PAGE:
As word spread in the university corridors that the examination records had been tampered with, Sujith sought access to the answer books under the Right to Information Act. His application was turned down. He then persuaded a candidate who had taken the examination to make a similar request.

The university informed the candidate that the relevant papers were with an institution outside the State, which had processed the matter, and the papers would be made available when they were received. However, the Syndicate decided not to give anyone access to the answer books.

Sujith then investigated the background of the successful candidates. He found that many of them were connected with the CPI (M) or the Students Federation of India.

Despite repeated directives from the Upa-Lokayukta, the university authorities did not produce records relating to the written examination. The Hyderabad firm, which was engaged to evaluate them, said it had returned all the papers with the results sheet. However, the Vice-Chancellor and the Pro-Vice-Chancellor insisted they had not received them.

The Upa-Lokayukta observed that the disappearance of the answer books indicated there had been irregularities. The interview process was used to help political favourites.

The former VC said the Upa-Lokayukta took a decision without considering all relevant material. The PVC said that he had only a small role in the recruitment process.

The University Syndicate resolved to approach the High Court with a plea to quash the Upa-Lokayukta’s decision.

When the issue came up in the State Assembly some time ago, the Education Minister had said the government would act when the Lokayukta’s report was received. However, in view of the university’s decision to move the High Court, it is expected to await the legal verdict.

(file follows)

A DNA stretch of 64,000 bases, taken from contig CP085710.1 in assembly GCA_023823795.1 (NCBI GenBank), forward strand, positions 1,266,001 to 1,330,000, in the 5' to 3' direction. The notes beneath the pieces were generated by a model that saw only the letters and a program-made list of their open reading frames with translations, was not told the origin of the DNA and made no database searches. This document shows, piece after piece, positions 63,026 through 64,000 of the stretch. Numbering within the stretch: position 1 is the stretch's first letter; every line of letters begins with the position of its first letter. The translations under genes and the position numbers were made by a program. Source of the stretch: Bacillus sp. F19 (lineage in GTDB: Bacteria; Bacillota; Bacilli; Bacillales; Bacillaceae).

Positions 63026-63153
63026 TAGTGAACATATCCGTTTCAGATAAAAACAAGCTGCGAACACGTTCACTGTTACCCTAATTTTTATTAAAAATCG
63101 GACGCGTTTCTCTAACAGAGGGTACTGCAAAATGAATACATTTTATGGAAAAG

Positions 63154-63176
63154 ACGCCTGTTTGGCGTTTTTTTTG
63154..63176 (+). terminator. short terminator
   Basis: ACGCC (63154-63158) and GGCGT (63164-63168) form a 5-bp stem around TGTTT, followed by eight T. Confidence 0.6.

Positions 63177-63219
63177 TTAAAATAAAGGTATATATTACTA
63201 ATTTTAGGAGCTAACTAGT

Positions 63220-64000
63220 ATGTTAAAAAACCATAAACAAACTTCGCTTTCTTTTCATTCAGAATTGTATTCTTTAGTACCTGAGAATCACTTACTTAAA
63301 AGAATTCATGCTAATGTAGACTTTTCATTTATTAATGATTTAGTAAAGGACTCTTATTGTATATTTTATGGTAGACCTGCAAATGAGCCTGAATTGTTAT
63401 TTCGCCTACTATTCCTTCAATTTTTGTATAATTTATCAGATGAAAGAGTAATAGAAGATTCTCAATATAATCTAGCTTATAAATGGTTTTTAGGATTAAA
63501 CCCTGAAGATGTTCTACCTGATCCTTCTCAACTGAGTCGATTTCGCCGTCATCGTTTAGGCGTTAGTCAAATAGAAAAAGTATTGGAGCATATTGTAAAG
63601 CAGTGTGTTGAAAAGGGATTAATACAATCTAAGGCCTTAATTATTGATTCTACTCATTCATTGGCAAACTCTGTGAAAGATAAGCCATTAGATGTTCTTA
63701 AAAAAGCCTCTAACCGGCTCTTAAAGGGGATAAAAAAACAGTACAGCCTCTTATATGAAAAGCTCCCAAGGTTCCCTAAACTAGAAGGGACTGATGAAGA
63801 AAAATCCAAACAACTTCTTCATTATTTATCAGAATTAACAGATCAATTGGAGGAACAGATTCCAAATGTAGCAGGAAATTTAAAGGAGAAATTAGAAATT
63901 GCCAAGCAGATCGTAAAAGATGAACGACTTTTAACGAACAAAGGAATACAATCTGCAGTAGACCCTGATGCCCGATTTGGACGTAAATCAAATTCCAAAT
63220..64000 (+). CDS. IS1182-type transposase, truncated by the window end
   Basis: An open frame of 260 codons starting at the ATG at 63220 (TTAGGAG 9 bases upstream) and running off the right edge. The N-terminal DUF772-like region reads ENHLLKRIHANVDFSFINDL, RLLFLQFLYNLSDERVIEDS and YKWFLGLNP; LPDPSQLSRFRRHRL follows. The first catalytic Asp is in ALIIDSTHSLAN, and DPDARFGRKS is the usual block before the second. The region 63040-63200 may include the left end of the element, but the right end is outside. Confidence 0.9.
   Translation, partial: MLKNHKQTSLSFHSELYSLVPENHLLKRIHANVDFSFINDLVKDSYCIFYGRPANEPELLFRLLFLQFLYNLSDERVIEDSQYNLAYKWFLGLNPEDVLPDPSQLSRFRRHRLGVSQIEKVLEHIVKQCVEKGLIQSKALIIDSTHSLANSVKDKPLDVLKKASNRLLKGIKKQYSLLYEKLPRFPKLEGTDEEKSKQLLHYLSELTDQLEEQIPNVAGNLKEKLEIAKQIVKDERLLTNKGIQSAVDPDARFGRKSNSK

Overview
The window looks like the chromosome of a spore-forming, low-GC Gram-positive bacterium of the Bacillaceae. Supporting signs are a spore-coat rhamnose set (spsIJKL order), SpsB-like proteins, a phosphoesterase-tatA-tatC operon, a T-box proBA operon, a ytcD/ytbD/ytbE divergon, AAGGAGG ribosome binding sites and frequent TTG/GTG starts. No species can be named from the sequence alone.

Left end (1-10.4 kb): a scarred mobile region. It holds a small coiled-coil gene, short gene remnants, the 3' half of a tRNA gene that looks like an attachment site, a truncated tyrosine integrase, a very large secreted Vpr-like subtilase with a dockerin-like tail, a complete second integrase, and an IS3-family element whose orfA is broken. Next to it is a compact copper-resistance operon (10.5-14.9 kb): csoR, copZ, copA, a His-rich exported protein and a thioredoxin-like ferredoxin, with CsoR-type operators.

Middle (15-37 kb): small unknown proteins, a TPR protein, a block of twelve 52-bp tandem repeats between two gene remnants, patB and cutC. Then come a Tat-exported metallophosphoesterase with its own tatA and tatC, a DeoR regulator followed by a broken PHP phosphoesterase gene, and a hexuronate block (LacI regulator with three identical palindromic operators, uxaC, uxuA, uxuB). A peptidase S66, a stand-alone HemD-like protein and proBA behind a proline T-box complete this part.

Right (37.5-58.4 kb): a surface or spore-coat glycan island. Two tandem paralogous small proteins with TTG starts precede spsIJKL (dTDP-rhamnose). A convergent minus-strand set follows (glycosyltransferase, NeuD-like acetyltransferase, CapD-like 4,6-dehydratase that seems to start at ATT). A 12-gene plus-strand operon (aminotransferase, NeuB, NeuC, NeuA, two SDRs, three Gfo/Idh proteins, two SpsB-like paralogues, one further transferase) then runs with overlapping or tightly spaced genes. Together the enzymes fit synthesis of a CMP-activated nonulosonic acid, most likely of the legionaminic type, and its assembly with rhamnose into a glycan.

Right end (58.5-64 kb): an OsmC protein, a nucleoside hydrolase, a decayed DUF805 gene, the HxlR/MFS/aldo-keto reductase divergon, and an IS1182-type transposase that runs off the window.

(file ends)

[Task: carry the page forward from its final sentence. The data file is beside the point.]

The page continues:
According to the Syndicate members whom the Upa-Lokayukta has indicted, they cannot be blamed for the irregularities since they took office only in August 2006. The written examination was conducted and the answer books were evaluated during the tenure of the previous Syndicate, which was constituted by the last United Democratic Front government.

This argument may not save them in court since the interviews, which were apparently used to manipulate the rank list, took place after the present Syndicate came into being and its members were directly involved in the process. --Gulf Today, Sharjah, October 6, 2008.

Saturday, October 4, 2008

Arrest of M.N.Ravunni: attempt to silence human rights activist

The case of M. N. Ravunni, General Convenor of Porattam, a mass organisation, who was arrested by the police on September 29, is similar to that of Dr. Binayak Sen, who has been in jail in Chhattisgarh for more than a year now. Both have invited the ire of the police by taking up human rights causes.

Adv. Thushar Nirmal Sarathy, Convenor, Janakeeya Manushyavakasa Prasthanam, has provided the following account about Ravunni’s arrest:

On 31/8/2008 Agaly police arrested two Porattam activists, Sunil Babu and Vinod, from Goolikadavu following a quarrel with some local people. The police kept them under illegal detention for two days and subjected them to custodial torture. They were produced before the Judicial First Class Magistrate, Mannarkkad on 2/9/2008 in crime no.183/2008 on the charges of sedition and conspiracy to wage war against state.

On 1/9/2008 M.N.Ravunni, addressing a press conference at the Palakkad Press Club, accused police officers of violation of human rights. On 2/9/2008 he filed a complaint before the State Human Rights Commission praying for the intervention in this matter.

Two days earlier. The Deputy Superintendent of Police, Agaly, had contacted Ravunni and asked him to be present at Palakkad SP office for recording his statement as instructed by the State Human Rights Commission. Accordingly, he went to the SP office on 29/09/2008 and the police took him into custody. He is now under the custody of Agaly Dy SP and the police arrayed him as an accomplice in crime no.183/2008 under the charge of sedition and conspiracy to wage war against state. The arrest is a counterblast to the complaint raised by him before the Human Rights Commission.